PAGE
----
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New Zealand seeks to ban conversion therapy

Justice Minister Kris Faafoi introduced bill on Friday

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New Zealand flag (By Takuta via Flickr)

WELLINGTON, New Zealand — A New Zealand lawmaker has introduced a bill that would ban so-called conversion therapy in the country.

Justice Minister Kris Faafoi, who is a member of Prime Minister Jacinda Ardern’s Labor Party, on Friday introduced the Conversion Practices Prohibition Legislation Bill.

“Conversion practices have no place in modern New Zealand,” said Faafoi in a statement that announced the bill’s introduction. “They are based on the false belief that any person’s sexual orientation, gender identity or gender expression is broken and in need of fixing.”

“Health professionals, religious leaders and human rights advocates here and overseas have spoken out against these practices as harmful and having the potential to perpetuate prejudice, discrimination and abuse towards members of rainbow communities,” added Faafoi.

The bill would make it an “offense to perform conversion practices on anyone — irrespective of age — where the practices have caused serious harm, and would carry up to five years imprisonment.” The bill would also make it “an offense to perform conversion practices on a child or young person aged under 18, or on someone with impaired decision-making capacity” and anyone who practices them could face up to three years in prison.

Conversion therapy survivors could also file complaints with New Zealand’s Human Rights Commission and Human Rights Review Tribunal.

Rainbow Youth, an LGBTQ rights group in New Zealand, welcomed the bill.

“We’re excited about this step to safeguard LBGTIQA+ people around Aotearoa,” said the group in a tweet, referring to the country by its Maori name.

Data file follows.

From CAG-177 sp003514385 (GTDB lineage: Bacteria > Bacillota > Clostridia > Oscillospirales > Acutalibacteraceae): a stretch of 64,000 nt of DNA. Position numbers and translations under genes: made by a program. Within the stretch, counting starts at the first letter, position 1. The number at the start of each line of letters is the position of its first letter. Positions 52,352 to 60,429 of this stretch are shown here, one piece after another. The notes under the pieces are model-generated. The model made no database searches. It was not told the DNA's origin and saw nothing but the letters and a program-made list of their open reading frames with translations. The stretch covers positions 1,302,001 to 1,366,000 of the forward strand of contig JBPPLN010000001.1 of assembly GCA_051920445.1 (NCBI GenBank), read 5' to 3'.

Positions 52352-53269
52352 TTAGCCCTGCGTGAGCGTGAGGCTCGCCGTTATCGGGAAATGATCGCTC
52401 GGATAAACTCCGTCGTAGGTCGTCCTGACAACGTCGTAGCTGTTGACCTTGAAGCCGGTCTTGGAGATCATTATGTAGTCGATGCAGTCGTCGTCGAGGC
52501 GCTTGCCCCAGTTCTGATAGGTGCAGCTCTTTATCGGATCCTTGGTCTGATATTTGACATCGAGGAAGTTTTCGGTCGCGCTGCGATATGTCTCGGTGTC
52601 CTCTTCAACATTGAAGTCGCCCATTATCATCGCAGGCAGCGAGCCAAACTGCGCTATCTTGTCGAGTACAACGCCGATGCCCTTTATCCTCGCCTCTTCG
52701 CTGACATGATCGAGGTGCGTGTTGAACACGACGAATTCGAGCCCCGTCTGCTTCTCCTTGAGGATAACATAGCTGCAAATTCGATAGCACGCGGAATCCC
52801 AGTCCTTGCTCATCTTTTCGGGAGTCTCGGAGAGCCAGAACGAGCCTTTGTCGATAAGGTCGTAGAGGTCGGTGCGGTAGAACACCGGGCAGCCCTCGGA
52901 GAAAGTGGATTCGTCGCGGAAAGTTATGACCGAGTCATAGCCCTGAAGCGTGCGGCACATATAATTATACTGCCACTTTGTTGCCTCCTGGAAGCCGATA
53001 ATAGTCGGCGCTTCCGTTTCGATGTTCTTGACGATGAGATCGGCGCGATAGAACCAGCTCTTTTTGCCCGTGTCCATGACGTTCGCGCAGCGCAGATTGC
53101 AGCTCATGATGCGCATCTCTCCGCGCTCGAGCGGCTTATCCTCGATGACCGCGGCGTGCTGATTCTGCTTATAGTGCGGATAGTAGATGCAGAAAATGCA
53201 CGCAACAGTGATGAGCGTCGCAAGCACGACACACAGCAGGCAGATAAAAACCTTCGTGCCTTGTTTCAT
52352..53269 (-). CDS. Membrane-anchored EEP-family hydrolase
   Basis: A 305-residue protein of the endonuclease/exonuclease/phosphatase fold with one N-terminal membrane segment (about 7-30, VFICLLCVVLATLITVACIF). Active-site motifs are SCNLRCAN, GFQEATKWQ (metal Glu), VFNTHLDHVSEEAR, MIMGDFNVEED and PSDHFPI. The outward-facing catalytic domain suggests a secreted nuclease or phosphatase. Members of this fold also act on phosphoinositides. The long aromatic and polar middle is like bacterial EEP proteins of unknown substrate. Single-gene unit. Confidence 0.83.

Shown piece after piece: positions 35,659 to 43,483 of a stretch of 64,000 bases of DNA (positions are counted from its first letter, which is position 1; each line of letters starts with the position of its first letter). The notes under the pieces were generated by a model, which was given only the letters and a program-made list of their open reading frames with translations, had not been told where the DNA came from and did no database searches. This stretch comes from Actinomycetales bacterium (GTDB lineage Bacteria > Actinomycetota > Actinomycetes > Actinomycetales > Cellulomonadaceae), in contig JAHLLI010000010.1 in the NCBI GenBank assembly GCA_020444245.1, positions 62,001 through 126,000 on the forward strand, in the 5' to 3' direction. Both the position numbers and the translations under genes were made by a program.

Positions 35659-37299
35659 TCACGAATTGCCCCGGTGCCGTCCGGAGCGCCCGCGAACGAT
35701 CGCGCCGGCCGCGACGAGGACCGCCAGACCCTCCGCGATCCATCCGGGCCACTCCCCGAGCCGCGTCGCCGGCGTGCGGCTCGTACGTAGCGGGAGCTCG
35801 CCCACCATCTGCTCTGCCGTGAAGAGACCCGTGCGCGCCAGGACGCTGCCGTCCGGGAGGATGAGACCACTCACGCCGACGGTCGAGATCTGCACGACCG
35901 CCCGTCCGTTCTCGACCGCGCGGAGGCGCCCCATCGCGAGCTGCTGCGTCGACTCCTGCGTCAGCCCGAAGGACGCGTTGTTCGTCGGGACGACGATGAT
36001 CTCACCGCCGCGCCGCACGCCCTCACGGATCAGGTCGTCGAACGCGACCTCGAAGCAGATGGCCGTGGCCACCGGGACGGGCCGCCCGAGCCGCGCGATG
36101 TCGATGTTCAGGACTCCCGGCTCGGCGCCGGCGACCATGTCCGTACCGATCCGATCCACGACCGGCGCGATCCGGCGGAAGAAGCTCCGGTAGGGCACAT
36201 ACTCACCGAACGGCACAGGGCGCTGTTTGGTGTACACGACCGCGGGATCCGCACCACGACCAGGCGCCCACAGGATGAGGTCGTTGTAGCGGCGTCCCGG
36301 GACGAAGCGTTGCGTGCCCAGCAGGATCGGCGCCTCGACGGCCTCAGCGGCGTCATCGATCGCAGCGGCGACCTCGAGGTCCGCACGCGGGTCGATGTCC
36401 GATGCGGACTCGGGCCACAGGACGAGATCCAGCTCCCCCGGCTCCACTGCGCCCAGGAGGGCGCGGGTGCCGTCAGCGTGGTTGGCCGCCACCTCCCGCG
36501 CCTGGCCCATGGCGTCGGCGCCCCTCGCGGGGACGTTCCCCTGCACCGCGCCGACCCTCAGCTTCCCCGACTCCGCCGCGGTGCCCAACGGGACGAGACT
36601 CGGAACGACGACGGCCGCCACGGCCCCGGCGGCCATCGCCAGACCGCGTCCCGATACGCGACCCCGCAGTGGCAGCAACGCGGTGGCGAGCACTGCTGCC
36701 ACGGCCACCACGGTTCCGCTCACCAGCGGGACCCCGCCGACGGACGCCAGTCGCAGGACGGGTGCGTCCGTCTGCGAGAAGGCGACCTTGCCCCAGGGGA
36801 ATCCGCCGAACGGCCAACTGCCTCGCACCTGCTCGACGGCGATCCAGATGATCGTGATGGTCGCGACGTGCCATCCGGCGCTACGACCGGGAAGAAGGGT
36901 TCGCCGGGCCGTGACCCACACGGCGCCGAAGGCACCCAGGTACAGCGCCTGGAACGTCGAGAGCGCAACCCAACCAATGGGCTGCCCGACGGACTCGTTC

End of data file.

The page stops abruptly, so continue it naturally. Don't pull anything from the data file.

Ardern told Express, an LGBTQ newspaper in New Zealand, during a 2020 interview that she and her party support the bill.

“We support it,” she said. “I support it.”

New Zealand would join Malta and a handful of other countries that ban conversion therapy if the bill becomes law.

The Canadian House of Commons in June approved a measure that would ban conversion therapy in the country. The Canadian Senate is expected to debate the bill later this year.

German lawmakers last year approved a bill that banned conversion therapy for minors in the country. California, D.C., Virginia and Maryland are among the U.S. jurisdictions that also prohibit the practice.

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New Zealand

New Zealand lawmakers approve conversion therapy ban bill

Measure passed by 112-8 vote margin

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(Photo by Takuta via Flickr)

WELLINGTON, New Zealand — Lawmakers in New Zealand on Tuesday approved a bill that would ban so-called conversion therapy in the country.

Reuters reported the bill passed by a 112-8 vote margin. Justice Minister Kris Faafoi, who introduced the measure, described the vote as “a great day for New Zealand’s rainbow communities.”